Tim became the most devoted and well-known of the Loch Ness monster hunters. He captured 'Nessy' on film in 1960, and stimulated a burst of serious monster investigations. He resigned his job as an aeronautics engineer to become a full-time monster hunter and prolific author on the subject.
Basil Eckersley, MBE (Castle House, 1930-1937)
'Basil's achievements in the law were towering. He was not a natural advocate and he preferred to be led in court, albeit only by the best, but the cases in which he was instructed read like a lexicon of commercial law. Apart from the reported cases, Basil was regularly appearing in arbitrations in the City. Indeed, it was his long immersion in the 200-day Western Clipper arbitration which led indirectly to his never taking silk, a mystery to most observers. Despite his practice, which plainly merited silk, Basil in fact lacked any real ambition to become a leader, perhaps because he did not really enjoy advocacy. He was perhaps most in his element when advising. In his later years as a very senior junior his advice was keenly sought by the major shipowners and charterers of the day. It was this quality which led to Basil's success when he became the first to make the transition from full time practice at the bar to full time practice as a maritime arbitrator. To that role he brought all the desired judicial qualities: courtesy, tact, patience, good humour, and great learning.'
(Extract from the address given by Sir Stephen Tomlinson. 22 March 2004.)
Full text Hertford College Magazine No 85 2005
Lt. Cdr. John Hellesley Hoggard (Castle House, 1933-1935)
John was born in South London in 1919 and joined the Royal Navy in 1939. He made three escapes from captivity before being consigned to Colditz Castle. After having been sunk in HMS Voltaire he was taken to Germany and on his release went to Australia crewing on board the winning yacht in the Sydney-Hobart race. On his return to England he was surprised to find his name on the list in College Hall of those who had died and, having written to the school, was equally surprised to find that his Housemaster was keen for him to contribute to the cost of the necessary changes to the College Hall boards. (Obituary Daily Telegraph November 4th 2002)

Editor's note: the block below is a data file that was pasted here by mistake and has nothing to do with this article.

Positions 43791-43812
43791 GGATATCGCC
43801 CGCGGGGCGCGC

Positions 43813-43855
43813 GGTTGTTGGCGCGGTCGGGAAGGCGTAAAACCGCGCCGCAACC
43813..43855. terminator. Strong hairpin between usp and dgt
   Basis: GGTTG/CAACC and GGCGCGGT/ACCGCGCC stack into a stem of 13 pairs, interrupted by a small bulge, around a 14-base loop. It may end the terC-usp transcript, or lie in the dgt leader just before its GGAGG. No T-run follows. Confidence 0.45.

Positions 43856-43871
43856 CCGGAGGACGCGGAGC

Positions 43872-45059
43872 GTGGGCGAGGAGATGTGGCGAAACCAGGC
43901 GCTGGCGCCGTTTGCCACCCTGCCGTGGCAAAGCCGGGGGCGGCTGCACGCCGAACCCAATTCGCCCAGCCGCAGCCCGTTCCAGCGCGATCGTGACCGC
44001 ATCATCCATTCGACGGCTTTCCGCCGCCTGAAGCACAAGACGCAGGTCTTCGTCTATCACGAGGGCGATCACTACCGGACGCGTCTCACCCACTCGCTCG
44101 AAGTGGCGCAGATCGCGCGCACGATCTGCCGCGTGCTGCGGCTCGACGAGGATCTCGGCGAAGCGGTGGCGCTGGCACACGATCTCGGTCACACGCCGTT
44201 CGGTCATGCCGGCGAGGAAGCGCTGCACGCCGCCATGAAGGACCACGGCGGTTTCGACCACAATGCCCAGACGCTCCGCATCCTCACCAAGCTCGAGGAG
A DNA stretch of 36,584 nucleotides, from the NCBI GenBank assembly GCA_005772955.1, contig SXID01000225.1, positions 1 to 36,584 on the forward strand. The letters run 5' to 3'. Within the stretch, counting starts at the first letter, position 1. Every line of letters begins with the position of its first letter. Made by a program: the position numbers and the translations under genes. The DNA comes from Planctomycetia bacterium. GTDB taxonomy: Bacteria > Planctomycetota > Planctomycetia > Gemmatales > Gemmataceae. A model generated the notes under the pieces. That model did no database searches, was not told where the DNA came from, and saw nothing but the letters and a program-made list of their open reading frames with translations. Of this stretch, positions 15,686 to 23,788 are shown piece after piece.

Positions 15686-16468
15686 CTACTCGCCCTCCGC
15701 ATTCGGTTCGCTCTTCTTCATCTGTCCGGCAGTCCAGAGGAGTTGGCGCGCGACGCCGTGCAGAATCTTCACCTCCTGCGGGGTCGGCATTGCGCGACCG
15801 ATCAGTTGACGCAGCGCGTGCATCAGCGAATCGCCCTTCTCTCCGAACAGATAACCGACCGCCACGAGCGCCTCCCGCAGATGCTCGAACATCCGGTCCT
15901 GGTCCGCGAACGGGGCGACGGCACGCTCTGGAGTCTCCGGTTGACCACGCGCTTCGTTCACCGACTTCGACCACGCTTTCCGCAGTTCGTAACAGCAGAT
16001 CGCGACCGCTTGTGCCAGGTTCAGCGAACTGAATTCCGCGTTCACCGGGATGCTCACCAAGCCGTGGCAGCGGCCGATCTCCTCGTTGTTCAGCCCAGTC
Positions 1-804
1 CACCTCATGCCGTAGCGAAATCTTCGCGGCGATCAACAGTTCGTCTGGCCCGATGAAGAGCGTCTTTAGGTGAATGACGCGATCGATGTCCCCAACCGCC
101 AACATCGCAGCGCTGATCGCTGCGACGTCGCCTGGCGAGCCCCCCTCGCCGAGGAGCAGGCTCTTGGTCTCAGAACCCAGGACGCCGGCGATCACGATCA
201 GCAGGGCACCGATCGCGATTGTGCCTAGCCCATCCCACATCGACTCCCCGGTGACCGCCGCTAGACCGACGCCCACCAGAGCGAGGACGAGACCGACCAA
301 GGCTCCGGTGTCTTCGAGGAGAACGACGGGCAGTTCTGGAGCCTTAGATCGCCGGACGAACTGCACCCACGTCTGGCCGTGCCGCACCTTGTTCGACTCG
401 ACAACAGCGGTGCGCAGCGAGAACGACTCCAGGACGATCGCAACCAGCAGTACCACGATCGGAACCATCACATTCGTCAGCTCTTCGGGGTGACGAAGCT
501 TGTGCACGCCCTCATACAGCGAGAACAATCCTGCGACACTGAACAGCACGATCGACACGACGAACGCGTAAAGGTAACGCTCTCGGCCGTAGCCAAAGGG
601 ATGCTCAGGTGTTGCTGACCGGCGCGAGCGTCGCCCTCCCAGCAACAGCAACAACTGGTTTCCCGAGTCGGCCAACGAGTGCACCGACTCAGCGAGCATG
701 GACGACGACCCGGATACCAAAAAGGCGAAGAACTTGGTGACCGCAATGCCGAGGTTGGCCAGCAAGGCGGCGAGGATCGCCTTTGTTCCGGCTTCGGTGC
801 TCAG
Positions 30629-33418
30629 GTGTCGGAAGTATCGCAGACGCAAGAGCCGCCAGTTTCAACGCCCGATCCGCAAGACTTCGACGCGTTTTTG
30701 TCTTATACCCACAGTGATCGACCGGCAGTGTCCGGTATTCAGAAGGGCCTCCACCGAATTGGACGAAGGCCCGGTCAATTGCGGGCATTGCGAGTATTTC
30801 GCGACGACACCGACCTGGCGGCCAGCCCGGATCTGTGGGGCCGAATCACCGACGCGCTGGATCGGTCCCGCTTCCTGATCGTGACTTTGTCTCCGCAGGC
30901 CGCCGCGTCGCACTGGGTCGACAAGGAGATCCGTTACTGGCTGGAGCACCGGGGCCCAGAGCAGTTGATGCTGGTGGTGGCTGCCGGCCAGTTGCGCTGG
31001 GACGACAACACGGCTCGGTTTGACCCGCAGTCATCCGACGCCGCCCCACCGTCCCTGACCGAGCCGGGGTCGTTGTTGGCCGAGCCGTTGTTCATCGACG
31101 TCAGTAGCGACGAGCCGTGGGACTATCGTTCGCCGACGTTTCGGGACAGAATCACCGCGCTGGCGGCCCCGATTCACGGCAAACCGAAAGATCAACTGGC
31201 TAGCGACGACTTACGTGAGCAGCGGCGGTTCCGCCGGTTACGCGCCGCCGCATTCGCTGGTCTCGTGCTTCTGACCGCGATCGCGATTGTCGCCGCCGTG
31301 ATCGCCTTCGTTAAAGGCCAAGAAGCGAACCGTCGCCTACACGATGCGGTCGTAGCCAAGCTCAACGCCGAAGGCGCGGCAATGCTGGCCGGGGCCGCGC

James Maitland (School House, 1929-1933)
James was born in Acton in 1915 and was Captain of Rugby at King's, Captain of School (1933), 1st IV Rowing (1933), later reading Law at Brasenose College, Oxford. An Army officer, he was awarded the George Medal for his courage in carrying out bomb disposal work over several months in the latter half of 1940, later returning to bomb clearance on D-Day+1 on the beaches of Normandy. He completed his war service in Egypt and was demobilised with the rank of Major. After the war he worked with Kern Oil, Rio Tinto and BP. On retirement, he moved to Dartmouth to indulge his passion in sailing and keep up his interest in rugby. He died in June 2001. (Obituary Daily Telegraph June 2nd 2001)
Sir Jack Longland (School House, 1919-1923)
Jack was Director of Education for Derbyshire, for 23 years and was knighted for services to education, broadcasting and mountaineering. He took part in the Mount Everest expedition of 1933.
(The picture shows Sir Jack with Headmaster David Annett seated)
Archbishop P.N.W. Strong (Castle House, 1909-1917)
Strong died in Australia, just before his 84th birthday, on 6 July 1983. He was Bishop of New Guinea 1936-62, Archbishop of Brisbane 1962-70 and Primate of Australia. In retirement he lived in the Cathedral Close at Wangaratta where his former chaplain The Very Rev. D.L. Thawley (S.38-42) is Dean. His last preaching engagement was on Easter Day before the Prince and Princess of Wales in Australia. Curiously enough his nickname at school as a boy was 'the Bishop'. He served in France in the Royal Engineers and after Cambridge became a vicar in Leeds and Sunderland. He was C.M.G. and K.B.E. In London a Memorial Service was held for him at St. Paul's, Knightsbridge on 21 October, 1983. (Vigornian 1983)
Brigadier John Ross, CBE, CVO, KPM (The Hostel, 1909-1912)
Assistant Commissioner of Police, Rhodesia, 1941, made Commissioner in 1945. King's Police Medal for Distinguished Service; Commander of the Royal Victorian Order (CVO) 1947. Awarded CBE in1950. Appointed Comptroller of the Governor's Household, followed by retirement to the Cape.